Then there are all the other necessary items that make your life easier. A 20-foot length of rope or paracord is really helpful for many things in the woods, from hauling deer, hanging a tarp, or pulling your hunting accessories up into your tree stand with you. However, it’s more convenient to use a Magna Lift for hoisting gear up into your stand. Many hunters often forget (or willingly neglect) to drink enough water while sitting in a tree stand all day, but it’s critical to bring a water bottle or canteen with to stay hydrated. Since many people start their mornings with the aid of coffee, you’ll find that you’re suddenly very dehydrated in the middle of the day. And you can’t think clearly when you’re dehydrated. The same thing goes for food. If you don’t snack throughout the day, your blood sugar will plummet and so will your reasoning, patience, and strength. You should always have a folding saw in your hunting pack because a near-perfect tree for a climbing tree stand could be made perfect by just trimming a few branches. Finally, keep some toilet paper in a plastic bag in your pack. Don’t learn the hard way. Enough said.
- Fixed blade or folding knife (field dressing, general purpose, etc.);
- Headlamp or flashlight;
- Reflective tacks and markers;
- Doe can call and buck grunt call;
- Doe in estrous scent and buck urine scent;
- Scent eliminating spray;
- Rope/cord/Magna Lift (for hauling deer or hoisting gear);
- Water bottle and snacks;
- Folding hand saw
- Toilet paper.
It might seem crazy once you lay all of these items out that you could possibly bring them all into the woods with you. But these hunting accessories and gear items are important to help you stay comfortable all day and improve your hunting success. If you’re comfortable and content, you’ll be more likely to stay in the woods for the long haul until you can put a deer down. Will you need every one of these items on every single hunt? Maybe not. But when you do need them, you’ll need them in a bad way. It’s better to be safe than sorry.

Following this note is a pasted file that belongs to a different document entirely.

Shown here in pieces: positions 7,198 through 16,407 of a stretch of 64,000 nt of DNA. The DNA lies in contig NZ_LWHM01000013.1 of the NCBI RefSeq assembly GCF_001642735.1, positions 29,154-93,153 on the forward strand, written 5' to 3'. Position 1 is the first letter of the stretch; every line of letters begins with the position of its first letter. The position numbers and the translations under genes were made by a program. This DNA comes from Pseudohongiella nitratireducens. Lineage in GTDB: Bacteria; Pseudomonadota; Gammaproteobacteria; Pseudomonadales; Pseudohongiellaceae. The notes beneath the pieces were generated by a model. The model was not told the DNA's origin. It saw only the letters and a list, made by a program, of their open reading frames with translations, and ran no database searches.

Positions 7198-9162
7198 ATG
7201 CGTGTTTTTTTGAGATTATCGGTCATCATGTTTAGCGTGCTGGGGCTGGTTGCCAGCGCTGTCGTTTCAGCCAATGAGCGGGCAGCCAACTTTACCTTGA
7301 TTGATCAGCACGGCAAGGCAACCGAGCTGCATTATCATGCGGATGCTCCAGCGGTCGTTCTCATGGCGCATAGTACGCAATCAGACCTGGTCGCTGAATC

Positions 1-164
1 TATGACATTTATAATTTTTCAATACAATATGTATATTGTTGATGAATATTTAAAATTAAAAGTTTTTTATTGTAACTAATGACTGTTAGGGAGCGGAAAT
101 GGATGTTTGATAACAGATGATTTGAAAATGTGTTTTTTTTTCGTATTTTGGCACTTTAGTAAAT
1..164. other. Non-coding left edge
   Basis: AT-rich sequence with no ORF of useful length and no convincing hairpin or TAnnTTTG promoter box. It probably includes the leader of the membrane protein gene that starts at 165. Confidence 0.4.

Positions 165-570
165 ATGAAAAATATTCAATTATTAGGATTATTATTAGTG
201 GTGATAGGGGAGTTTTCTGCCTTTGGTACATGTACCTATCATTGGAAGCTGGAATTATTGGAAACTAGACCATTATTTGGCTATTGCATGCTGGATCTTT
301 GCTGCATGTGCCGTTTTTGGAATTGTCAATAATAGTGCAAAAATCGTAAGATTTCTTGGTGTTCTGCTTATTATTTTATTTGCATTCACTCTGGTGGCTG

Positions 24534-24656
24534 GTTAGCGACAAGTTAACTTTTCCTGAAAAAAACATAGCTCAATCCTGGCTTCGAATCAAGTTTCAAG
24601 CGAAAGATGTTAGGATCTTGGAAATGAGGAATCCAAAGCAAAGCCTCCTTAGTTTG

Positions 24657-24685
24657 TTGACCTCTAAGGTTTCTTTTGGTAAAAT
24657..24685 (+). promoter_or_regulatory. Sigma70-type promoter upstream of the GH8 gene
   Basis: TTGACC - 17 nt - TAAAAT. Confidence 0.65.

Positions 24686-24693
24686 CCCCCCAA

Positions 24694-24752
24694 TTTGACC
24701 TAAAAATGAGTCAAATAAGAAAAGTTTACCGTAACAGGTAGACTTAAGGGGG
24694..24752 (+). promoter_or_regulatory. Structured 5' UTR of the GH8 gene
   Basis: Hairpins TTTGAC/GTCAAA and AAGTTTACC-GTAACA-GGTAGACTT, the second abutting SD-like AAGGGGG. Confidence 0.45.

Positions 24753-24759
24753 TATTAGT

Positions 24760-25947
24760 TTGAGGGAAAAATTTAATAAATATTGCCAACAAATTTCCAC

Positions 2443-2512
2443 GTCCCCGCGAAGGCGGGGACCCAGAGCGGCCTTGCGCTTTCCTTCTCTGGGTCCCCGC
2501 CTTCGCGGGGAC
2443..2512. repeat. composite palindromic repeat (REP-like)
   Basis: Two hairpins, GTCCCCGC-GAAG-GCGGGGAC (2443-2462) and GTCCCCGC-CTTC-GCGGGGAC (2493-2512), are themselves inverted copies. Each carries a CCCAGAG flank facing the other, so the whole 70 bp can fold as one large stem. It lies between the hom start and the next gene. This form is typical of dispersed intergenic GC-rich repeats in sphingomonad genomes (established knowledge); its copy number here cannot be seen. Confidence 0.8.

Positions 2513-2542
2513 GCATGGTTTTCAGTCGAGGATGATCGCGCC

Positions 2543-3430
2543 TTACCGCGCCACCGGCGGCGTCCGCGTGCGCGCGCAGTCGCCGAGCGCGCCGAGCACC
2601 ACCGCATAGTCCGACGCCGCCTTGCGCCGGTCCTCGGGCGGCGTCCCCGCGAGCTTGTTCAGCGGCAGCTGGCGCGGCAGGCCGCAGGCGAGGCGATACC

Going Mobile with Tree Stands this Fall
Mobile Tree Stands and Tactics for Archery Hunting
Bowhunters have little room for error when it comes to tree stand setups. Unlike gun hunting for whitetails, archery hunting for deer is more complex. You can not just shoot through brush or reach out to a mature buck at 100+ yards. There is much more thought that goes into where to setup a tree stand for archery. Scouting is a big part of this decision but also archery hunters have to think about cover, the right tree, shot options and what obstructions may impact shot selection. You never exactly know where a buck is going to be standing when that time is right to shoot.
The main purpose of tree stands is to give you an advantage when hunting deer by allowing you to elevate yourself out of sight. Bow hunting tree stands allow you to spot deer from afar and keep you concealed long enough until that right buck gets into range. If a buck does see you, the game is up. The stand, however, gives you a significant advantage. Allowing you to prepare, draw and make the shot all without a buck ever knowing what happened.
If you are putting the time in, your scouting over the summer has provided you with several good spots for your tree stands for archery hunting. Unfortunately, many bow hunters do not have time to spend day after day either in the woods or going through camera pictures to position their hunting tree stands. So what usually happens is we head back to the same hunting spots over and over and year after year. These are mainly based on past success but not always. Sometimes traditional hunting spots are based on exactly that, tradition. Often archery hunters have the mentally of “I have been hunting here for years so I am going to hunt there again.” Well things change over time and even if you have had success at a certain spot before it does not relate to how successful that hunting spot will be going forward.